Tax and Revenue
The new tax year starts on 6 April 2018. Many changes take effect on the day which will put more money in your pocket and help you keep more of your hard-earned wages.
The National Living Wage is going up to 7.83 an hour
If you are aged 25 and over, and not in your first year of an apprenticeship, you are legally entitled to at least the National Living Wage. Those under 25 and apprentices also benefit from rises in the Minimum Wage.
The Personal Allowance is going up to 11,850
You dont have to pay tax on the income you earn below this amount, (there are exceptions for high earners). As a result of the change, a typical basic-rate taxpayer will take home 1,075 more than in 2010-11.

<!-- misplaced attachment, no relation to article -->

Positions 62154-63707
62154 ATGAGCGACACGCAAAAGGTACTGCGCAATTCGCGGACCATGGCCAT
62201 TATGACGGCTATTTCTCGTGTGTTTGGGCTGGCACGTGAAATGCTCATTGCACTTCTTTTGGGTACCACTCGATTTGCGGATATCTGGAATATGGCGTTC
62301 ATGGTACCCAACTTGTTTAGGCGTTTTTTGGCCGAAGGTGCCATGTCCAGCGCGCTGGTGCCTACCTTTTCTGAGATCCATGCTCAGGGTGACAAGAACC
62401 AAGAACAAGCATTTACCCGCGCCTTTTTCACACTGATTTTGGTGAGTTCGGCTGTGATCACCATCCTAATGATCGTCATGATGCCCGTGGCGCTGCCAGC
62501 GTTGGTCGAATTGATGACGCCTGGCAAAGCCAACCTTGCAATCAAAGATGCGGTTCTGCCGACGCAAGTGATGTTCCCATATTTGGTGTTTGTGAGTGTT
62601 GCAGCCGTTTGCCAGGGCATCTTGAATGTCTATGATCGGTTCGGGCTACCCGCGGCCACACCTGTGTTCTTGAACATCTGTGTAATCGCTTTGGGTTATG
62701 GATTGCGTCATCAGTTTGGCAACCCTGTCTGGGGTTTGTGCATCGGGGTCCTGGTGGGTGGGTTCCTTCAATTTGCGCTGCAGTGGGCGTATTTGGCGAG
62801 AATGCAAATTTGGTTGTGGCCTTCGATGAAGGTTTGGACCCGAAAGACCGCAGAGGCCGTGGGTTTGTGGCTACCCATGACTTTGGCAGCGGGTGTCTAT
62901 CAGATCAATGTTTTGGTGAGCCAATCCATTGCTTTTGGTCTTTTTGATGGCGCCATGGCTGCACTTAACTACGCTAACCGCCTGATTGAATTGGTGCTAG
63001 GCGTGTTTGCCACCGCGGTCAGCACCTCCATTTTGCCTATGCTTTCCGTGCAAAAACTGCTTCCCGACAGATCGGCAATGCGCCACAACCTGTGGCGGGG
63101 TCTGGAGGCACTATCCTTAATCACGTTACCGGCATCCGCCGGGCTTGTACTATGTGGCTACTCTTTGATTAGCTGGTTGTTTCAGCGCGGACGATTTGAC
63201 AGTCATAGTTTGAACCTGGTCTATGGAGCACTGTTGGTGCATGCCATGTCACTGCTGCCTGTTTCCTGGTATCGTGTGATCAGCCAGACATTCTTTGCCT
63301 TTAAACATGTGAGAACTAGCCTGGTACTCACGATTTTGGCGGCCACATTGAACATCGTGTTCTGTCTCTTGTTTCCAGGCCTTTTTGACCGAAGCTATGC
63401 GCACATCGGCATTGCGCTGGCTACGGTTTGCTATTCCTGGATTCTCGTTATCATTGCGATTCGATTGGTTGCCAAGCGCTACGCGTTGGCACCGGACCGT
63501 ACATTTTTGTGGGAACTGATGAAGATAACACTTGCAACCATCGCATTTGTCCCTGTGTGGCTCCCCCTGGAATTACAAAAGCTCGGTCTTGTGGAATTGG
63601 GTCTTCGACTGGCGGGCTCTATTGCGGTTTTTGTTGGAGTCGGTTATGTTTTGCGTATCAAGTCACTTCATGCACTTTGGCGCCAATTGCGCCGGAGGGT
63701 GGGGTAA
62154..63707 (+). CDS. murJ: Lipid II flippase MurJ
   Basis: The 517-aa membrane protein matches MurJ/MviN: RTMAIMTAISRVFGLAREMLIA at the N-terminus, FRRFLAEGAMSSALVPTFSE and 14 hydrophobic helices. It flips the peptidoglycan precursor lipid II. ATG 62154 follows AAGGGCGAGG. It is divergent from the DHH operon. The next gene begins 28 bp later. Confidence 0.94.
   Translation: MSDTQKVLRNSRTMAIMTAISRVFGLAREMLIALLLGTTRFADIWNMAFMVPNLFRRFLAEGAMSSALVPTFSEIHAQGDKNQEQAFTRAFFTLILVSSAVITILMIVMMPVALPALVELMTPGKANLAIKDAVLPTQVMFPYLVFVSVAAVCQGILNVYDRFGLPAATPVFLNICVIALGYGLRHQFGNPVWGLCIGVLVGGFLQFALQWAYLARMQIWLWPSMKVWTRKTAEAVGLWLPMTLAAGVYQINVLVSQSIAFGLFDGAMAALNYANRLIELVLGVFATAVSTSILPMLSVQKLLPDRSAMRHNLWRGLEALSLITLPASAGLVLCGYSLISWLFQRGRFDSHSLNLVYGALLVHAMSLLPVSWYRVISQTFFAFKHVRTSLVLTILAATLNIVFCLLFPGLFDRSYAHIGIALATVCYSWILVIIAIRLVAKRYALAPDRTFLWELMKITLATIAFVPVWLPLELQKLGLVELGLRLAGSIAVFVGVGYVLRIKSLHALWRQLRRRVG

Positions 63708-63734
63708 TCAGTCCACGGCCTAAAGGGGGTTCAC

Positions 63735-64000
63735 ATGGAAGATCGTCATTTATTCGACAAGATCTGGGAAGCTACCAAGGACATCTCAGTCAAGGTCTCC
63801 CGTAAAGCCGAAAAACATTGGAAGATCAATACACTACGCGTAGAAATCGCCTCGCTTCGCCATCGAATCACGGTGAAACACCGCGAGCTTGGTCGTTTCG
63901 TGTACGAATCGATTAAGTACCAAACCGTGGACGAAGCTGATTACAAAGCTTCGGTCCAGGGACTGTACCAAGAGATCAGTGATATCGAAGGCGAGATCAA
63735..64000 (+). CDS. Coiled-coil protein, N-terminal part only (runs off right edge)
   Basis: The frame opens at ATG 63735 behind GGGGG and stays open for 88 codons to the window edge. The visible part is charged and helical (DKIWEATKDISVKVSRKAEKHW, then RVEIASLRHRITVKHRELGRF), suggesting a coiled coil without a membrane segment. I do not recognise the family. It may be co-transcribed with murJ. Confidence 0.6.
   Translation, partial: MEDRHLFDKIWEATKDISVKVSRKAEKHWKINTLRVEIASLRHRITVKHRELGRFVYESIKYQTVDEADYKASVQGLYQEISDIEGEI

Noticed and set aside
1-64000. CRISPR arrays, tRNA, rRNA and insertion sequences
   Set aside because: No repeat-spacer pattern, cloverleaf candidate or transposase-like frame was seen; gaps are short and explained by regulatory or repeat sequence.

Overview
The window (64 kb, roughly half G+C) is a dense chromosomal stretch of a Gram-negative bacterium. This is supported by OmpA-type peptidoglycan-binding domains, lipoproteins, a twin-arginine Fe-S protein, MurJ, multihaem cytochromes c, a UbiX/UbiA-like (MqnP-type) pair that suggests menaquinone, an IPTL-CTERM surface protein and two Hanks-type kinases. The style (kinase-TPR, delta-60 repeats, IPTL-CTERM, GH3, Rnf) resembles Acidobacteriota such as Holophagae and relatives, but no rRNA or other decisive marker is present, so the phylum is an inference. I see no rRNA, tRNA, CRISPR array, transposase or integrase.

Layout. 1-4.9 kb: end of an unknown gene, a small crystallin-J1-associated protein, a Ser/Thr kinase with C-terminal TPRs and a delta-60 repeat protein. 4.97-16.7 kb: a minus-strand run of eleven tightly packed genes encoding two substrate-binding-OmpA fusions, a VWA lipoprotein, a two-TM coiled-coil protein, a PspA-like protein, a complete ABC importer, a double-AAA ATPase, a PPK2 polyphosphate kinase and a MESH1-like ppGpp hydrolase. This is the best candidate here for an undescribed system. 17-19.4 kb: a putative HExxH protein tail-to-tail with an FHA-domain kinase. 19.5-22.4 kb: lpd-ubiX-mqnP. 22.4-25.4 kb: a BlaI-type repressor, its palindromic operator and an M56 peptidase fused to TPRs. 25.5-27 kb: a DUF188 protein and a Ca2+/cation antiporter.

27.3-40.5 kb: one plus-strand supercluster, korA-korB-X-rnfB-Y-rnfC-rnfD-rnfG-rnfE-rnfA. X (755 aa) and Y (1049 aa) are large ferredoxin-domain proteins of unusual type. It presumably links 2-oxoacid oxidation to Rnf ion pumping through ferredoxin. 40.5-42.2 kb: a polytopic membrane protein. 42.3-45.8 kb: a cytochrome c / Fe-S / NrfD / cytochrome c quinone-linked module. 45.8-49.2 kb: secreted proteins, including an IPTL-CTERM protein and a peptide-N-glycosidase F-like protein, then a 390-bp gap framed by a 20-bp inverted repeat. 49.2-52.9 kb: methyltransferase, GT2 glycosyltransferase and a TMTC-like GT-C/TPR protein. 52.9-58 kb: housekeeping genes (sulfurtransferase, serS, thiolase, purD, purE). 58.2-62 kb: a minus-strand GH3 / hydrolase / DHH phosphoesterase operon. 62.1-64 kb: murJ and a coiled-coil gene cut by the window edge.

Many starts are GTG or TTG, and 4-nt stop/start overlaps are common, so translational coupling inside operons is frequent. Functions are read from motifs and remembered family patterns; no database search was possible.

The State Pension will go up by 3%
Thats a cash increase of 3.65 a week for those in retirement.
Fuel duty will remain frozen for the eighth year in a row
It will remain at 57.95 pence per litre. This will save households and businesses an extra 850 million a year in total or 160 for the average driver.
The threshold at which graduates begin to pay back their student loan will go up to 25,000
The threshold will continue to rise in line with changes to average earnings, to help those starting out in their careers.